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What's in store at Seagle Music Colony this season

What's in store at Seagle Music Colony this season

'My Fair Lady' among highlights
What's in store at Seagle Music Colony this season
The performance space at Seagle Music Colony. Inset: artistic director Darren Woods

If timing is everything, then the season lineup at Seagle Music Colony is right on the mark. 

In its 102nd season, the Colony is premiering an opera take on “Rosencrantz and Guildenstern Are Dead,” while the 50th anniversary of the play takes off in London.

Herschel Garfein, a Grammy-winning composer who wrote the opera, is working with singers from the Colony to put together the premier.  

“He had never heard the piece sung; it had never stood on its feet,” said Darren Woods, the artistic director of the Colony, situated in Schroon Lake.

 Further along in the season, they’ll be performing “My Fair Lady,” for the first time in 43 years. 

“We’ve been wanting to do ‘My Fair Lady,’ again, but we didn’t know that it was going to be revived on Broadway in another year,” Woods said.

Thus, it all comes back to timing.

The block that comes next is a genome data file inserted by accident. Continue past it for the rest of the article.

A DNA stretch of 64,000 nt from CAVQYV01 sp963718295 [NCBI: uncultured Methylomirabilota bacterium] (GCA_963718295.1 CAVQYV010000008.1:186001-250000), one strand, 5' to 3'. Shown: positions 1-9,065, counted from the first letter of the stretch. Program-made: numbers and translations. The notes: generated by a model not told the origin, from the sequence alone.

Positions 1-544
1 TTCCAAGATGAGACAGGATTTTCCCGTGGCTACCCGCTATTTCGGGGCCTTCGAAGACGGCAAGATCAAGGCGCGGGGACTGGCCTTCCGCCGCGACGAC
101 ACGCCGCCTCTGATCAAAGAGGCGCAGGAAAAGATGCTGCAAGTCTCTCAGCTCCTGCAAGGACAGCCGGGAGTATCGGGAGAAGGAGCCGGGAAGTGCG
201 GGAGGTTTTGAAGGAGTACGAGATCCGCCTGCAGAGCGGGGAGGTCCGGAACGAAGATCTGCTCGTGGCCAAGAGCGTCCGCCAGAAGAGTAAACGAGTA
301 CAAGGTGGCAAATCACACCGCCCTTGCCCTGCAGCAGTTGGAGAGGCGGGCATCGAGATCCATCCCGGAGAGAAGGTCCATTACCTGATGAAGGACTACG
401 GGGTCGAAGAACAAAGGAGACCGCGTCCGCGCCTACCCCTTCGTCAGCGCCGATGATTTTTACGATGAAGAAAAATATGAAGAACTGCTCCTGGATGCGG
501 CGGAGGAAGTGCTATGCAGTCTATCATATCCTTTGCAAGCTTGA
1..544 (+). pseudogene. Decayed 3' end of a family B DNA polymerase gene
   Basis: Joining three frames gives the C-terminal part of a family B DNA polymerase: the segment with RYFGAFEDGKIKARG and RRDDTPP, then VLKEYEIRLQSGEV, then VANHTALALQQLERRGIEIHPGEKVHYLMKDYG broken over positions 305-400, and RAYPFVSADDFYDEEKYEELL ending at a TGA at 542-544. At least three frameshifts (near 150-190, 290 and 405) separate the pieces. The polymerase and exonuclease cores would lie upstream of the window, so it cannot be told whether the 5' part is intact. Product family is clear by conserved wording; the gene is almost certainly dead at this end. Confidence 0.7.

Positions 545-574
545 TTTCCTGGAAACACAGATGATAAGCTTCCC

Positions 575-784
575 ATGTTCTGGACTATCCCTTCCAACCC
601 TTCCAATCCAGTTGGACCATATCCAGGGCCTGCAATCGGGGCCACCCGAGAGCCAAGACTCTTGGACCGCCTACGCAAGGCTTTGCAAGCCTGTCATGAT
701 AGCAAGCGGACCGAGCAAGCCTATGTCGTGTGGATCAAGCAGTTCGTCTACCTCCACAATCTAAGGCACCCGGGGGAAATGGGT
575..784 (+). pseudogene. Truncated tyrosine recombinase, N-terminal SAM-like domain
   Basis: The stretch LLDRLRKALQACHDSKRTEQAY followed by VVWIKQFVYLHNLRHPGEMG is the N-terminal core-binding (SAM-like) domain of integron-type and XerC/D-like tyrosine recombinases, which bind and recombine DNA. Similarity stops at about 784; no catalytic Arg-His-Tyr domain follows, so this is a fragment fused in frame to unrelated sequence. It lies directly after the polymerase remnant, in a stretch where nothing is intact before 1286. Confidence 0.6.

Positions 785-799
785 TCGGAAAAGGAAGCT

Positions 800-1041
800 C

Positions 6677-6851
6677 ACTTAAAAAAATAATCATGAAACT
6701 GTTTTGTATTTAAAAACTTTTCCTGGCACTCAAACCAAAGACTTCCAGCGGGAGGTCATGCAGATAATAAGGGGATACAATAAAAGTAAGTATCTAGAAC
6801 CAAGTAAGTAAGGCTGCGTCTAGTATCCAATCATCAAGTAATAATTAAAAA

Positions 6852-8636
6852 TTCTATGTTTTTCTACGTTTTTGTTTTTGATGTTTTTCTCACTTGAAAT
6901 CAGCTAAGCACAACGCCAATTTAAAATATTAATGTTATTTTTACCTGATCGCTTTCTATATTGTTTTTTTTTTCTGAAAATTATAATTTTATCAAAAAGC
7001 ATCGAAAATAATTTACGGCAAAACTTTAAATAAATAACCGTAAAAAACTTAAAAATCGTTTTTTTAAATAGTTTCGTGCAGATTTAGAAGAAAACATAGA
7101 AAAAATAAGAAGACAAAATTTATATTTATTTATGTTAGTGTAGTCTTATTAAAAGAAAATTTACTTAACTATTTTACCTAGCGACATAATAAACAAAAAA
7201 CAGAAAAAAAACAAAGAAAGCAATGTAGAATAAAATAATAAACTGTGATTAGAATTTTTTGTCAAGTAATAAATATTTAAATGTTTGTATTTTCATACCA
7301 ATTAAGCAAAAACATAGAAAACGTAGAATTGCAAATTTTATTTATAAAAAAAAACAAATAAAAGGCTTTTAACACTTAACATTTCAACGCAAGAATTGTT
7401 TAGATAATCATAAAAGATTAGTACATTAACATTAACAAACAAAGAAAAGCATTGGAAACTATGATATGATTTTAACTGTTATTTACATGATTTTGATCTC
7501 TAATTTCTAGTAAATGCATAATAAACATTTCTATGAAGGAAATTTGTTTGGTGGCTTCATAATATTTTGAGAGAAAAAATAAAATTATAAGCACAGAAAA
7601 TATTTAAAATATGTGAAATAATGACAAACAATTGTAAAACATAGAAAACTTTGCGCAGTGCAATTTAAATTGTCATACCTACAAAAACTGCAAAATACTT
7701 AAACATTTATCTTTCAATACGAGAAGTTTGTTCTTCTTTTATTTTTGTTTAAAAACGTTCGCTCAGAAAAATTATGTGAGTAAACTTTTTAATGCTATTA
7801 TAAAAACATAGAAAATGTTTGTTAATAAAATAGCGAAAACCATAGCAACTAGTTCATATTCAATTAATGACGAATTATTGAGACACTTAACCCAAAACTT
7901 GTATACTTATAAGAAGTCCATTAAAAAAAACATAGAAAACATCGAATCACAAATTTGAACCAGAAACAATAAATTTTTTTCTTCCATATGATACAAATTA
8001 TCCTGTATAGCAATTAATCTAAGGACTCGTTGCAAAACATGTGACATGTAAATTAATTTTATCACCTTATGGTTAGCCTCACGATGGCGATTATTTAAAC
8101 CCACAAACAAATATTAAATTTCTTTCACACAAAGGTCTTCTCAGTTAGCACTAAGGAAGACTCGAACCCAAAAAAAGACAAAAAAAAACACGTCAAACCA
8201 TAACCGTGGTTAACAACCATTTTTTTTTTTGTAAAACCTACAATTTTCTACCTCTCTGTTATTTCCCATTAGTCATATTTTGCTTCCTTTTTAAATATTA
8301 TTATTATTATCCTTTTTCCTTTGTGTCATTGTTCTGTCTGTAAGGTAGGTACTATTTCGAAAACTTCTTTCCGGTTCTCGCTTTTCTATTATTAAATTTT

This year Colony has expanded on their usual formula of showing one opera by a living composer, a second classic opera, and two classical musicals. With their first show, “The Light in the Piazza,” the Colony is performing a musical by a living composer as well. 

According to Woods, the Colony is also turning its attention to creating new work. This year, one composer will be working with resident artists on a new work. Eventually, the Colony will offer residencies to four or five composers each season.

There isn’t necessarily a recurring theme or element tying the 2017 season together, but the program is focused on the resident artists of the Colony and how the pieces can best work with their voices.

“All the repertoire every year we chose is with the singer in mind and what we can do to help them realize what they need to do for their training,” Woods said.  The more comfortable an artist is with a piece, the better the performance.

Here’s a brief look into Woods’ highlights of the 2017 season:

July 5-8

“The Light in the Piazza,” by Adam Guettel.

“Not a lot of people know that Adam Guettel, the composer, is the son of Mary Rodgers of Richard Rodgers of Rodgers and Hammerstein. So Adam Guettel is Richard Rodgers of Rodgers Hammerstein’s grandson. So he’s got musical theater in his DNA. This was his first musical that ended up on Broadway,” Woods said. The musical is set in Italy during the 1950s.

Southern mother Margaret Johnson (played by Jorie Moss) brings her developmentally stalled daughter Clara (played by Madeline Thibault) to Italy for a summer. Due to an accident when Clara was a child -- she was thrown from a horse -- Clara was always told that she would be slower to develop, so she acts much younger than her 26 years. Her mother is overprotective of Clara, but soon Clara falls in love with Fabrizio, an Italian man played by Jack Kay. Their romance makes Margaret question her own happiness and eventually leads her to her own life adventures. “It’s about change and growing up,” Woods said.